Friday December 14, 2018
Photo article: Joshua and I decanting olive oil from the Greek Hovel - it tastes awesome
Desperately stupid virtue signalling academic of the day: History Professor Tanja Bueltmann of Northumbria
Photo article: a tale of two cheeses at Christmas: both arrived yesterday

PERSONAL, UNDILUTED VIEWS FROM TOM WINNIFRITH

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Photo article: How Brown was my valley..but signs of life everywhere: look at my olives size matters!

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- Tom Winnifrith

It is now 30 degrees or more day in and day out at the Greek Hovel. And I am up in the mountains, down by the sea it is warmer still. But that constant sunshine now leaves the fields and hills looking ever browner as you can see below.



The poor sheep must be struggling to find green grass to eat as the wander the mountainside with my friend the Shepherd. But at least they are now getting a summer shear from a fierce looking lady with electric clippers. She looks like the sort of woman who used to represent East Germany in the shot put and so she needs no help in wrestling a sheep to the ground and pinning it down as she removes its coat.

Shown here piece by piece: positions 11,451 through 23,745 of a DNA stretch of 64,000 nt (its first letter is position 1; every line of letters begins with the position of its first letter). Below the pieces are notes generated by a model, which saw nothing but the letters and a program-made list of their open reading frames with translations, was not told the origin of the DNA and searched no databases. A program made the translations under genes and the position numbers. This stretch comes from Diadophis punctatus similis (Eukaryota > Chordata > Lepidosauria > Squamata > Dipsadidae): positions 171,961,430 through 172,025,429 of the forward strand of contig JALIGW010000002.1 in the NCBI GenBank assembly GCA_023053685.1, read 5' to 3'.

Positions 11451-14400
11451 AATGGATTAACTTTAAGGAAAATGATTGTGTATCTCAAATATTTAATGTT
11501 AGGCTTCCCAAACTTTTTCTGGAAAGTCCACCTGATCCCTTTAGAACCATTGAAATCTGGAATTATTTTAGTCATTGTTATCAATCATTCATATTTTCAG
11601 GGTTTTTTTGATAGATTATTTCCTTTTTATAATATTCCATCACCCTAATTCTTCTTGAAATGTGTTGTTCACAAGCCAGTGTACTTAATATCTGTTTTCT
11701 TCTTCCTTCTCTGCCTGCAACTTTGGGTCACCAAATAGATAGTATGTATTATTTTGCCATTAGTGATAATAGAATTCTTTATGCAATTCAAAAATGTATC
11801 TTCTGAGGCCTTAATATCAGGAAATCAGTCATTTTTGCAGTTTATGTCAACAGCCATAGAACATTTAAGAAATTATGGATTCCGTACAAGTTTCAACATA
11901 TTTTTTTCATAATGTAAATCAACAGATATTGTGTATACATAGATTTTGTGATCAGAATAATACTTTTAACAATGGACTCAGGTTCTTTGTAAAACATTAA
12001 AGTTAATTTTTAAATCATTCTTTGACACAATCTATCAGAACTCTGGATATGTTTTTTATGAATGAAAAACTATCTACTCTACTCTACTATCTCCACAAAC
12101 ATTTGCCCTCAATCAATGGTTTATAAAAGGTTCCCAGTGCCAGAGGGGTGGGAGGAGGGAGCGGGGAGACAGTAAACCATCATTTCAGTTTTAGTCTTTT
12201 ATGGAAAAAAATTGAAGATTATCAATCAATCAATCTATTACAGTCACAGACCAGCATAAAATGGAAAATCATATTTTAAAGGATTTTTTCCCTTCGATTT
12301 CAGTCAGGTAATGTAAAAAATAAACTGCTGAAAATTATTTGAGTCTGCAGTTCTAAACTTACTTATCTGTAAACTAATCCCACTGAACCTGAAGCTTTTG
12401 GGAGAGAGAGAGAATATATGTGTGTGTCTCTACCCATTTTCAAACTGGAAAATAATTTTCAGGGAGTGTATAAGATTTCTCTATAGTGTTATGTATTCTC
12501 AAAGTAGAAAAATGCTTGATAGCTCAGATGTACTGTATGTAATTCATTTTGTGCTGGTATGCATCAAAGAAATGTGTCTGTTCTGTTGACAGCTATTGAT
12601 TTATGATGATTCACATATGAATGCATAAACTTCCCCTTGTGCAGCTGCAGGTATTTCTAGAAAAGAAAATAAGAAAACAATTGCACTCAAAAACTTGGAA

She is now plying her trade in the rather overgrown field just past the bottom of the valley at the side of Deserted Monastery hill on the way up to Kambos. I would like to stop and take a photo of her in action but she owns a very fierce and large dog. Even as I drive past, the Hound of the Baskevilles starts to chase my car, barking fiercely and eyeing me up. His jaws are salivating. Sorry reader, but my devotion to you is not that great that I will leave my car and face Cerberus in order to capture an image of the sheep sheering female shot-putter at work.

Back at the hovel the sunshine seems to be doing wonder for my olives. I think it was two weeks ago that I posted a photo of little fruit the size of pin heads covering the trees.

Today I furnish you with a new photo suggesting that we will be drowning in olive oil this winter.



I am not sure that this demonstrates how the little olives have grown in the past fortnight but they have. What were green pips the size of a pin head are now the sizre of four or five pin heads. You may think that I am becoming slightly obsessive but I just keep looking at the trees, checking their load, it is all so terribly exciting.

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